However, deploying AI in disciplemaking also presents challenges, particularly in ensuring equitable access to technology. Not all members may have equal access to or familiarity with digital technologies in socio-economically diverse congregations. Pastors must be mindful of these disparities, ensuring that AI-enhanced ministry efforts are inclusive and accessible to all members. This may involve providing training and support for those less familiar with technology and offering alternative, non-digital options for participation. Proactively seeking feedback and input from all congregation segments ensures that AI applications meet everyone’s needs and preferences, reflecting the inclusive nature of the gospel.

The practical applications of AI in disciplemaking offer significant opportunities for enhancing ministry effectiveness. However, these must be balanced with the challenges of equitable access and the need for ethical consideration. By integrating AI in a way that aligns with biblical principles and addresses the diverse needs of the congregation, Christian leaders can effectively utilize technology to advance the church’s mission in the digital age.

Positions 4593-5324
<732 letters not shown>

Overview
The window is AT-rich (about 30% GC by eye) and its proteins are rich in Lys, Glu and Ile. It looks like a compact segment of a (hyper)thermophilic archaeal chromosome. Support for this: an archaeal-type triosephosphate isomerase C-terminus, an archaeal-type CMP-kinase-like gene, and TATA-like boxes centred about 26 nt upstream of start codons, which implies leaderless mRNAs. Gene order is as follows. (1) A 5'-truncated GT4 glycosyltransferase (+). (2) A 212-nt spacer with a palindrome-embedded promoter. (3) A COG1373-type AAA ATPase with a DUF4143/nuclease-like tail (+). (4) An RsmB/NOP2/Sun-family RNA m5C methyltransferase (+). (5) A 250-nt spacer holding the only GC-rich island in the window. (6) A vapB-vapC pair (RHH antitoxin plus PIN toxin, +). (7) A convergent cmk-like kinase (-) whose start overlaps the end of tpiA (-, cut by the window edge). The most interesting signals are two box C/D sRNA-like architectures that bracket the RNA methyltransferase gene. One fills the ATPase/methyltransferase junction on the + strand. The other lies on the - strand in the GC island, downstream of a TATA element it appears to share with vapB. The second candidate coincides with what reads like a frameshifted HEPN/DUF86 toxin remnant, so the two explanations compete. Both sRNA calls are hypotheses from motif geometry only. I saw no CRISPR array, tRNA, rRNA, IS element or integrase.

Christian leaders must navigate this process with discernment and wisdom as they integrate artificial intelligence (AI) into their disciplemaking efforts. This approach is essential to ensure that the use of AI in ministry is deeply rooted in Christian ethics and theology, enhancing rather than undermining the spiritual and relational aspects of disciplemaking. One key scripture that emphasizes the need for discernment and wisdom is James 1:5, which states, “If any of you lacks wisdom, let him ask God, who gives generously to all without reproach, and it will be given him” (ESV). This verse suggests that seeking wisdom, especially in areas of new challenges like AI integration, is a God-honored pursuit. 

Wisdom in this context means understanding the proper use of AI in a way that aligns with God’s will and the teachings of Christ, ensuring that technology serves as a tool to further the Gospel rather than a distraction or a hindrance.

James 1:5 is set within a passage that discusses enduring trials and seeking God’s guidance. The verse encourages believers to seek wisdom from God, who gives generously and without finding fault. The broader context implies that wisdom is crucial in navigating challenging situations or making decisions, particularly when these circumstances are novel, such as integrating AI in ministry. This wisdom goes beyond mere knowledge; it involves understanding how to apply knowledge that aligns with Christian values and principles.